Disruptive mood dysregulation disorder, or DMDD, is a mood disorder that I’ve heard described as “pre-bipolar disorder in kids.” In fact, it was created to replace the diagnosis of “pediatric bipolar disorder.” This doesn’t necessarily mean that a child with DMDD symptoms will grow up to have bipolar disorder. Indeed, DMDD does not include manic or hypomanic episodes like bipolar does. It simply means that these kids have severe difficulty with regulating their emotions, and as a result, they are chronically irritable and have frequent, raging tantrums.

These are the DSM 5 diagnostic criteria for DMDD:

A. Severe, repeated temper tantrums that include verbal rages and/or physical aggression.
B. The tantrums are inconsistent with the child’s developmental level.
C. The tantrums occur three or more times per week.
D. Between tantrums, the child’s mood is persistently irritable or angry most of the day.
E. Criteria A–D have been present for 12 months or longer.
F. The tantrums and irritable mood are present in at least two settings, and are severe in at least one.
G. The child is between the ages of 6 and 18 years old.
H. The clinician should take a history to ensure that the symptoms began before age 10.
I. The child has never had a manic episode.
J. The clinician has ruled out major depression and other mental disorders oppositional defiant disorder, intermittent explosive disorder, and bipolar disorder.
K. The symptoms are not caused by substance use or a medical or neurological condition.

ODD vs Conduct Disorder vs DMDD

Hopefully, the explanations above have already given you a good idea of the definitions of and differences between ODD, conduct disorder, and DMDD. But just for clarity’s sake, let’s take a look at the specific symptoms that help you differentiate between these three similar disorders.

We’ll start with oppositional defiant disorder and conduct disorder. These two diagnoses are best understood on a spectrum, with ODD on the less severe end and conduct disorder on the more severe end.

The symptoms of oppositional defiant disorder are just as they sound–oppositional and defiant. But they don’t violate the rights of others. They cause problems, for sure. They are frustrating, for one thing. When you need your child to get in the car so you can leave the park, but he just keeps on swinging and chanting that you can’t make him, that’s pretty darn annoying. If he shouts at his teachers and refuses to do his school work, his grades are going to suffer, and he might end up with detention and very few friends.

But he’s not actually harming a person, animal, or property. If the child starts physical fights, beats someone up, tortures an animal, steals from someone, or vandalizes property, he’s in conduct disorder territory. Even if the child is also oppositional and defiant (and he probably is), the addition of violent, aggressive behavior changes his diagnosis to conduct disorder.

It’s important to note that no child can have both ODD and conduct disorder. Either there is no violation of others’ rights, which portends a diagnosis of ODD, or there is a violation of others’ rights, which means he now has conduct disorder. It’s also noteworthy that ODD can lead to conduct disorder. Kids diagnosed with ODD are often younger, between the ages of 6 and 10. When they get a bit older, sometimes their symptoms become more aggressive, and their diagnosis is changed to conduct disorder.

Let’s move on to disruptive mood dysregulation disorder. DMDD symptoms might seem very similar to ODD and conduct disorder on the surface. However, what sets this diagnosis apart is the presence of mood instability. Like kids with ODD, kids with DMDD are frequently irritable and angry. But kids with DMDD also have extreme temper outbursts in response to situations that seem far out of proportion to the emotional reaction.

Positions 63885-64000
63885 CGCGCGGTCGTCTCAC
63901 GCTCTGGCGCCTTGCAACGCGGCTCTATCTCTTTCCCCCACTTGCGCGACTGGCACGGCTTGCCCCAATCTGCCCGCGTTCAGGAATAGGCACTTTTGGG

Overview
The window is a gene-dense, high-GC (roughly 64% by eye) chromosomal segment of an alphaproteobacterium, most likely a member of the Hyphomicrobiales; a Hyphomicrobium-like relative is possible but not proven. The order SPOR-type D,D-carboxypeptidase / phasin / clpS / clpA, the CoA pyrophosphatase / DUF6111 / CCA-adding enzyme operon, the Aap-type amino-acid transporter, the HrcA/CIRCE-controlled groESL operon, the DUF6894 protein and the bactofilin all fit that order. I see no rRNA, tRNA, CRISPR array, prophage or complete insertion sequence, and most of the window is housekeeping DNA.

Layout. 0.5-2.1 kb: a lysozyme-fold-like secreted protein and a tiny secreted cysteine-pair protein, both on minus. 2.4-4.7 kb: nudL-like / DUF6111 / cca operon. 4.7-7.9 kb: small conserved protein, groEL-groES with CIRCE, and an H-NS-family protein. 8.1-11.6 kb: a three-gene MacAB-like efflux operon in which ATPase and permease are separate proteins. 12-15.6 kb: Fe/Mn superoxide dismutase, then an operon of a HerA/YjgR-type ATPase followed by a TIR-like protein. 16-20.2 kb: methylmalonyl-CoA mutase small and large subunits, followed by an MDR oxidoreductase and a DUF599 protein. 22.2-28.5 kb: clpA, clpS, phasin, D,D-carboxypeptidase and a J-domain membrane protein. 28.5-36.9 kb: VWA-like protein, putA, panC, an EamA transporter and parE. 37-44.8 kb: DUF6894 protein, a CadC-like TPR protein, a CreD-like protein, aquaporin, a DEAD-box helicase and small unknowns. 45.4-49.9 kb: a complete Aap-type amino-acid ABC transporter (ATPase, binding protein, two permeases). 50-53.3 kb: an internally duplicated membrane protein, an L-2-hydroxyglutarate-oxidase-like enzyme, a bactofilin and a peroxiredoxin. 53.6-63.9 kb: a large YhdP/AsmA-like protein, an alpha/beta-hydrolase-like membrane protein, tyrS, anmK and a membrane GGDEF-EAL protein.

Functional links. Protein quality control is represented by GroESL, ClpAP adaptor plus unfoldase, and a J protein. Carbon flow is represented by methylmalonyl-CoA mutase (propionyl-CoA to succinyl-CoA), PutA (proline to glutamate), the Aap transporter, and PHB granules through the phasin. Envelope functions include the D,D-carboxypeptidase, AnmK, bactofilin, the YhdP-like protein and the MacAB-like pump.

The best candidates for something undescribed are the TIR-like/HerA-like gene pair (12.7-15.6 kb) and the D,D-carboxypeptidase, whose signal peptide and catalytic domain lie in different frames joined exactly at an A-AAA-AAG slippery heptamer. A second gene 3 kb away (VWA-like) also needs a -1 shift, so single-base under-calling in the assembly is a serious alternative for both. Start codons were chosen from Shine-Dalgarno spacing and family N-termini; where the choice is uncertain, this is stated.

For example, let’s say it’s homework time. A kid with ODD might just say, “No, I’m not doing it.” He may act angry and irritable when you insist that he has to do it. He might even shout at you about it. For the ODD kid, it probably doesn’t matter what his homework assignment is or when you ask him to do it. He doesn’t acknowledge your authority to tell him he has to do the homework, and he digs in his heels.

For a kid with DMDD, homework might trigger problems too. But they’ll look different and be caused by different factors. He was probably already irritable before homework time. But once you said he had to get started on it, he felt some huge emotions that he couldn’t control. Maybe he’s anxious about his math skills, or he feels overwhelmed by the amount of homework. There could be any number of reasons for his big feelings. But when he has them, they are HUGE, and they come out like a giant tantrum.

Kids with DMDD are especially likely to have these outbursts when something changes in their routine. For example, he might normally do his homework after dinner. Then one day, he comes home from school and you tell him that the family is going out to dinner, so he needs to get his homework done beforehand. This might seem like a small deal to most people, but a kid with DMDD might react with an enormous, out-of-control, rage-filled tantrum.

During these tantrums, the child might hit, kick, or break things, similar to conduct disorder. But the difference here is that kids with DMDD do these things because of extreme mood swings.

I hope this information helps you understand your child’s diagnosis. I plan to write another blog post in the future about the various treatments for these disorders.

Published by Nicole Roder

Writer Nicole Roder lives in Bowie, Maryland with her husband, Matt, their children, Emma, Sophia, Raymond, and Gianni. And Lucy–their fiercely terrifying, 20-pound Boston Terrier who protects their home from some ubiquitous danger only she can see. When she’s not busy composing her next great work of fiction, she’s wiping bottoms, dancing in her kitchen, singing in her minivan, building lego castles, wrapping feather boas around her neck, and driving all over God’s creation. AKA–mothering her children.